Rafael Nadal was still 17 when the 2004 season kicked off, reaching his first ATP final and battling hard at the Australian Open. Following his first Davis Cup victory and the third round in Indian Wells, Rafa was hungry for more in Miami. The youngster defeated a former Wimbledon champion Goran Ivanisevic in the second round and set a meeting with the newly-crowned world no. 1 Roger Federer on March 28, in what would be the opening chapter in one of our sport’s biggest rivalries. At 17 years, nine months and 25 days, Nadal scored a sensational 6-3, 6-3 triumph in swift 70 minutes, becoming the youngest player with a win over world no. 1 player since the ATP Tour’s formation in 1990. Despite the evident talent and iron will of the young Spaniard, no one could have predicted this outcome, not against the player who conquered the Australian Open, Dubai and Indian Wells and lost just one match that season!
A week before, Roger claimed the Indian Wells title and had only a couple of days to recover physically and get ready for Miami, feeling signs of illness and fever and never looking good on the court against Rafa. The Swiss barely survived a challenge from Nikolay Davydenko in the previous round and had nothing left in the tank for the young Spaniard, bowing out in straight sets and sending a teenager into the last 16. We should not take anything from Nadal’s triumph, though, as he delivered an impressive victory after playing with no signs of nerves, doing just about everything right on the court. Rafa did massive damage with his topspin forehands that bounced high and took time off from Federer’s shots, keeping the opponent out of the comfort zone and drawing many errors. The Spaniard’s defense was already among the best in the game, building a fortress around the baseline that was almost impossible to penetrate, even for such a fine attacker like Roger.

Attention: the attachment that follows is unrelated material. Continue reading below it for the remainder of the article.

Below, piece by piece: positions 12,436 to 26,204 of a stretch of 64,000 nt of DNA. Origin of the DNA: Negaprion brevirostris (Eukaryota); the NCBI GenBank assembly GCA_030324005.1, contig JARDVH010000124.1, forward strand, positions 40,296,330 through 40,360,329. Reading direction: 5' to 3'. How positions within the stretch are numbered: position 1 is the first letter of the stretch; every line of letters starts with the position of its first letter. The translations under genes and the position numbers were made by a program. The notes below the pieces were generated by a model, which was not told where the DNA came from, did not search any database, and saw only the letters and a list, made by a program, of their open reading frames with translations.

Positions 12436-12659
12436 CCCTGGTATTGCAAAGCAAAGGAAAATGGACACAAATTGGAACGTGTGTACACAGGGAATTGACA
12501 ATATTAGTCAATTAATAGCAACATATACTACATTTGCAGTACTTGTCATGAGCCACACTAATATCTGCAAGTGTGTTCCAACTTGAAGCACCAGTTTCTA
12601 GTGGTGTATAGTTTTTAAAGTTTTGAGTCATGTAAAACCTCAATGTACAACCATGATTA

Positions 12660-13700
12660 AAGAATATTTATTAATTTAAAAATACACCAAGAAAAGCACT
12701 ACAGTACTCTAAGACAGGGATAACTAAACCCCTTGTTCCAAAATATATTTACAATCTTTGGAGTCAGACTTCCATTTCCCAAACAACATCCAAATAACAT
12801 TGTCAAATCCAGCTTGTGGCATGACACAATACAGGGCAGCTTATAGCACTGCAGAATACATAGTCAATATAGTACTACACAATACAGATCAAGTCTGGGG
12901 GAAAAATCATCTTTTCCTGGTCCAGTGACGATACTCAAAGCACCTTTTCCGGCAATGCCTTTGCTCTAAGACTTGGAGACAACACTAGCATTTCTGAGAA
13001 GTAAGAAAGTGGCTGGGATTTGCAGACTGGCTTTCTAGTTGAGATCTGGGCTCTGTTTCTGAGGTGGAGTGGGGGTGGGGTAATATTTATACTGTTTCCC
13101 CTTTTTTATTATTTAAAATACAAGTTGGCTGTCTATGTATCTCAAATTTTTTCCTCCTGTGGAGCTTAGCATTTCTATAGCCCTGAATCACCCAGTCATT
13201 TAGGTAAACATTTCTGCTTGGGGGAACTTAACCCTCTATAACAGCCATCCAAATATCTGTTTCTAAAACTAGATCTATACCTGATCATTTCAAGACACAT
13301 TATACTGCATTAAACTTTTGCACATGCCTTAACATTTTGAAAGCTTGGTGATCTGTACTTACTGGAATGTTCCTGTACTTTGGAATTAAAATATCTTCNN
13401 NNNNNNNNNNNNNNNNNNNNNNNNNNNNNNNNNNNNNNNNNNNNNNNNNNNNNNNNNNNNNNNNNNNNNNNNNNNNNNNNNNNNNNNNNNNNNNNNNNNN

Rafael Nadal defeated world no. 1 Roger Federer in Miami 2004 in style.
He didn’t lean only on that, though, attacking whenever he could and playing some well-constructed points at the net to mix the shots nicely and keep the rallies on his racquet, never allowing Federer to step in and take charge. Nadal’s serve gave him a considerable advantage in the first encounter against the Swiss, never facing a break point or deuce in his games and creating room to play more aggressively on the return. Rafa served at 81% and won 31 out of 39 points after landing the first serve in, producing impressive numbers for a player whose initial shot wasn’t a prime weapon in his arsenal in the early days. Nadal’s second serve worked like a charm too (had to play just nine points on the weaker serve, though), losing 12 points in nine service games overall, which was something he could have only dreamed about before the start of the match.
On the other hand, Roger couldn’t follow those numbers behind his initial shot, dropping almost 40% of the points, playing against seven break chances and suffering three breaks to propel Rafa over the finish line without a proper fight. Federer had 16 service winners, and Rafa returning the other serves with no troubles, gaining an instant advantage in the rallies and sending the balls back to Roger’s backhand, especially in the second set. Nadal finished the encounter with nine service winners and a 14-11 advantage in the winners from the field, hitting with more variety than his rival, who had only two winners outside his forehand.
The Swiss sprayed 17 unforced errors, 12 from his more substantial wing, while Nadal stayed on 14, mainly thanks to his backhand. The Spaniard forged the most significant difference in the forced errors segment, hitting just three from his backhand, while Roger counted to 16, in another excellent illustration of who was the more aggressive player and who had the upper hand in the rallies. Federer had a slim edge in the shortest points up to four strokes (31-27) thanks to those service winners. Still, everything else was on Nadal’s side, demolished the opponent in the mid-range rallies from five to eight shots (20-7) and clinching 11 of the longest 16 points to earn one of the most impressive victories before becoming a Major contender a year later.
“I’m thrilled because I played one of the best matches of my life. Roger didn’t play his best tennis, and that’s the reason why I could win. I mean, if he had played his best tennis, I would have had no chance. But that’s what happens in tennis. If a player like me delivers an excellent level and a top player like Roger doesn’t, I can win. I played almost perfect tennis today, stepping inside the court and dominating the exchanges to get him out of the comfort zone. I also served exceptionally well, probably like never in my life; that was the key too,” Rafael Nadal said.